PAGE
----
(i) the dipole moment of chlorobenzene is lower than that of cyclohexyl chloride?
(ii) alkyl halides, though polar, are immiscible with water?
(iii) Grignard reagents should be prepared under anhydrous conditions?
In chlorobenzene, the Cl-atom is linked to a sp2 hybridized carbon atom. In cyclohexyl chloride, the Cl-atom is linked to a sp3 hybridized carbon atom. Now, sp2 hybridized carbon has more s-character than sp3 hybridized carbon atom. Therefore, the former is more electronegative than the latter. Therefore, the density of electrons of C−Cl bond near the Cl-atom is less in chlorobenzene than in cydohexyl chloride.
Moreover, the −R effect of the benzene ring of chlorobenzene decreases the electron density of the C−Cl bond near the Cl-atom. As a result, the polarity of the C−Cl bond in chlorobenzene decreases. Hence, the dipole moment of chlorobenzene is lower than that of cyclohexyl chloride.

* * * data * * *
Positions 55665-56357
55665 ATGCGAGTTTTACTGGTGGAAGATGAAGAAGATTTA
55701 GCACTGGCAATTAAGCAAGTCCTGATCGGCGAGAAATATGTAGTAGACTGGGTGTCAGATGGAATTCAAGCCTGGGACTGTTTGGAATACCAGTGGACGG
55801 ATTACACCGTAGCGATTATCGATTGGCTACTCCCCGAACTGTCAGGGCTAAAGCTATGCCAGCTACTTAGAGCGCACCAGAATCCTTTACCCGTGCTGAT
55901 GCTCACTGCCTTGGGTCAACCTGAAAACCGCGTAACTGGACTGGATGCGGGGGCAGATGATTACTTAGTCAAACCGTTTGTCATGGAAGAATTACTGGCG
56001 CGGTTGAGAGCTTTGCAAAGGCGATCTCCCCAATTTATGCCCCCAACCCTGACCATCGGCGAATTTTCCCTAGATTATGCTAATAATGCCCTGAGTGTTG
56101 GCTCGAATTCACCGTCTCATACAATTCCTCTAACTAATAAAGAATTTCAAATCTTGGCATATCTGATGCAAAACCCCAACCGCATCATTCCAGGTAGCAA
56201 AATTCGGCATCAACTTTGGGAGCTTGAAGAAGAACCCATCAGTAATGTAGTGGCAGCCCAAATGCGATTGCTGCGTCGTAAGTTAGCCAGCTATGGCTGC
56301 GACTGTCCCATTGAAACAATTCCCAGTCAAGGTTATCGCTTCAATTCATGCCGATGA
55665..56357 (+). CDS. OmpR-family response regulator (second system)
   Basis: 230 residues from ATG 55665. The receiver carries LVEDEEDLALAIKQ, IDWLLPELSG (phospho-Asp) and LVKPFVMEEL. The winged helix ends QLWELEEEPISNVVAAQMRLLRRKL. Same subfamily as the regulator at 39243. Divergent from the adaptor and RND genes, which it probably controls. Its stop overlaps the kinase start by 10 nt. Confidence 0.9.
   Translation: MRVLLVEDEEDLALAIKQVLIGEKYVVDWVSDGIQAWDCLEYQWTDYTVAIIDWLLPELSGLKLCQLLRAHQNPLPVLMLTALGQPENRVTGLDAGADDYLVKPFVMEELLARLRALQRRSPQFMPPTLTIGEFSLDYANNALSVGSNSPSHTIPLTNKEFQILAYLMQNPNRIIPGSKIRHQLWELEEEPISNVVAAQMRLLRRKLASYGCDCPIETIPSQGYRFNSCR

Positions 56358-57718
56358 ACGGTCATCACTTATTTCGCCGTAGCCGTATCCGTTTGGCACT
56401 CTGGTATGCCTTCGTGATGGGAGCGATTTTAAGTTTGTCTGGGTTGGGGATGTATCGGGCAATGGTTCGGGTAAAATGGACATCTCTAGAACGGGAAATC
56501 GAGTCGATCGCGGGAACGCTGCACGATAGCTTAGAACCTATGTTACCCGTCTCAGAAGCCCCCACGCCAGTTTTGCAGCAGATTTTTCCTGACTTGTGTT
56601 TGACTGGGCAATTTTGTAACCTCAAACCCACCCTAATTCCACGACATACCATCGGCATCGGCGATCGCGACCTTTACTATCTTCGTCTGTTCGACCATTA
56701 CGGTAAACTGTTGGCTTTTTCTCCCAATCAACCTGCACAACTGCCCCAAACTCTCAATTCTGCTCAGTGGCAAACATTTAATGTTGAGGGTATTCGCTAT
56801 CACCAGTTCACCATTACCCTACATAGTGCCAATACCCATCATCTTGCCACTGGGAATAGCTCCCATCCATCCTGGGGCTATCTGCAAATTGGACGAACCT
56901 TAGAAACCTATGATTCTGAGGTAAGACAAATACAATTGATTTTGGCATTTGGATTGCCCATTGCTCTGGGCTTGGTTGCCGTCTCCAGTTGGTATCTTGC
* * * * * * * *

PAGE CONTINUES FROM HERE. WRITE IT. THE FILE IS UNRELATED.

(ii) To be miscible with water, the solute-water force of attraction must be stronger than the solute-solute and water-water forces of attraction. Alkyl halides are polar molecules and so held together by dipole-dipole interactions. Similarly, strong H-bonds exist between the water molecules. The new force of attraction between the alkyl halides and water molecules is weaker than the alkyl halide-alkyl halide and water-water forces of attraction. Hence, alkyl halides (though polar) are immiscible with water.
(iii) Grignard reagents are very reactive. In the presence of moisture, they react to give alkanes.
Therefore, Grignard reagents should be prepared under anhydrous conditions.